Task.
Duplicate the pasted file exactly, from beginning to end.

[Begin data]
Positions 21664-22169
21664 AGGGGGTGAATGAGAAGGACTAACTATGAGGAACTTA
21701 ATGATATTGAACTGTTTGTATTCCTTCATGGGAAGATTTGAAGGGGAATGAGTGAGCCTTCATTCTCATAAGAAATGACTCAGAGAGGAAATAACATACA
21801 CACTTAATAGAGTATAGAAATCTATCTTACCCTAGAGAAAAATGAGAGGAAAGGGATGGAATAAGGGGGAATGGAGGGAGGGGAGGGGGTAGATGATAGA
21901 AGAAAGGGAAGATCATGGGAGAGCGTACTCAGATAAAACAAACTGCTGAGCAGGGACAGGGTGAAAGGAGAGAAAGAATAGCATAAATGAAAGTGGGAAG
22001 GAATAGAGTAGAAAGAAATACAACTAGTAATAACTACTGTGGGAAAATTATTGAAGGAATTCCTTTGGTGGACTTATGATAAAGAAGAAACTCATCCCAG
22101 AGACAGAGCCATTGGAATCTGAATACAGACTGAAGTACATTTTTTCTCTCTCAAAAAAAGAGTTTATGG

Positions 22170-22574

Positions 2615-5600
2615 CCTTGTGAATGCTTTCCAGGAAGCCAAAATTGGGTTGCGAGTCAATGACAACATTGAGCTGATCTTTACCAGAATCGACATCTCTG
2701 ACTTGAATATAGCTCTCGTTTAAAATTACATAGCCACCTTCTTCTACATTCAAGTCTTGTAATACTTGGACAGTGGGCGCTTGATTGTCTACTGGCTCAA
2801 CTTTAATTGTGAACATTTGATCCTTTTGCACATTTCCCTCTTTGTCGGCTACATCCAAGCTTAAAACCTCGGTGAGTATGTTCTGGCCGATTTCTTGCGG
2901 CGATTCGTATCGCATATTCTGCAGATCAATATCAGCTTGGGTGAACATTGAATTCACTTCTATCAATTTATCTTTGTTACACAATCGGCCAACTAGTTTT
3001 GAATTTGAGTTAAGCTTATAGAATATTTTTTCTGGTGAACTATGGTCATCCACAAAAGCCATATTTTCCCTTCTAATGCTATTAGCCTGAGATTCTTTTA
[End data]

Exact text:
Positions 21664-22169
21664 AGGGGGTGAATGAGAAGGACTAACTATGAGGAACTTA
21701 ATGATATTGAACTGTTTGTATTCCTTCATGGGAAGATTTGAAGGGGAATGAGTGAGCCTTCATTCTCATAAGAAATGACTCAGAGAGGAAATAACATACA
21801 CACTTAATAGAGTATAGAAATCTATCTTACCCTAGAGAAAAATGAGAGGAAAGGGATGGAATAAGGGGGAATGGAGGGAGGGGAGGGGGTAGATGATAGA
21901 AGAAAGGGAAGATCATGGGAGAGCGTACTCAGATAAAACAAACTGCTGAGCAGGGACAGGGTGAAAGGAGAGAAAGAATAGCATAAATGAAAGTGGGAAG
22001 GAATAGAGTAGAAAGAAATACAACTAGTAATAACTACTGTGGGAAAATTATTGAAGGAATTCCTTTGGTGGACTTATGATAAAGAAGAAACTCATCCCAG
22101 AGACAGAGCCATTGGAATCTGAATACAGACTGAAGTACATTTTTTCTCTCTCAAAAAAAGAGTTTATGG

Positions 22170-22574

Positions 2615-5600
2615 CCTTGTGAATGCTTTCCAGGAAGCCAAAATTGGGTTGCGAGTCAATGACAACATTGAGCTGATCTTTACCAGAATCGACATCTCTG
2701 ACTTGAATATAGCTCTCGTTTAAAATTACATAGCCACCTTCTTCTACATTCAAGTCTTGTAATACTTGGACAGTGGGCGCTTGATTGTCTACTGGCTCAA
2801 CTTTAATTGTGAACATTTGATCCTTTTGCACATTTCCCTCTTTGTCGGCTACATCCAAGCTTAAAACCTCGGTGAGTATGTTCTGGCCGATTTCTTGCGG
2901 CGATTCGTATCGCATATTCTGCAGATCAATATCAGCTTGGGTGAACATTGAATTCACTTCTATCAATTTATCTTTGTTACACAATCGGCCAACTAGTTTT
3001 GAATTTGAGTTAAGCTTATAGAATATTTTTTCTGGTGAACTATGGTCATCCACAAAAGCCATATTTTCCCTTCTAATGCTATTAGCCTGAGATTCTTTTA